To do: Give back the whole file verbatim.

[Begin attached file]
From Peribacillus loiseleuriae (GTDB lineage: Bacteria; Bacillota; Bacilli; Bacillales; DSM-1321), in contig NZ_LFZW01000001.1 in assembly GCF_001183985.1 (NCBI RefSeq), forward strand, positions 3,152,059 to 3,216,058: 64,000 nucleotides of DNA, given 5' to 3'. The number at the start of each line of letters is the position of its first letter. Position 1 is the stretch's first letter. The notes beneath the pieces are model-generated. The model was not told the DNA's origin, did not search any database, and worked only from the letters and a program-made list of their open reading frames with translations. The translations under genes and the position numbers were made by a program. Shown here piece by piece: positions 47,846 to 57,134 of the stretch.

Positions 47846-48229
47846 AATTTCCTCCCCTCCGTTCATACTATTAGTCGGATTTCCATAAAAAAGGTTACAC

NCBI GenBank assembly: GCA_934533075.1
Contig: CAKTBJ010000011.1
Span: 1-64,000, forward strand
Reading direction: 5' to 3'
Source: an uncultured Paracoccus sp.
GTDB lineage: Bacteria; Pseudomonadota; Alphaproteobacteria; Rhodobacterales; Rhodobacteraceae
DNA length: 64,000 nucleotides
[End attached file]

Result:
From Peribacillus loiseleuriae (GTDB lineage: Bacteria; Bacillota; Bacilli; Bacillales; DSM-1321), in contig NZ_LFZW01000001.1 in assembly GCF_001183985.1 (NCBI RefSeq), forward strand, positions 3,152,059 to 3,216,058: 64,000 nucleotides of DNA, given 5' to 3'. The number at the start of each line of letters is the position of its first letter. Position 1 is the stretch's first letter. The notes beneath the pieces are model-generated. The model was not told the DNA's origin, did not search any database, and worked only from the letters and a program-made list of their open reading frames with translations. The translations under genes and the position numbers were made by a program. Shown here piece by piece: positions 47,846 to 57,134 of the stretch.

Positions 47846-48229
47846 AATTTCCTCCCCTCCGTTCATACTATTAGTCGGATTTCCATAAAAAAGGTTACAC

NCBI GenBank assembly: GCA_934533075.1
Contig: CAKTBJ010000011.1
Span: 1-64,000, forward strand
Reading direction: 5' to 3'
Source: an uncultured Paracoccus sp.
GTDB lineage: Bacteria; Pseudomonadota; Alphaproteobacteria; Rhodobacterales; Rhodobacteraceae
DNA length: 64,000 nucleotides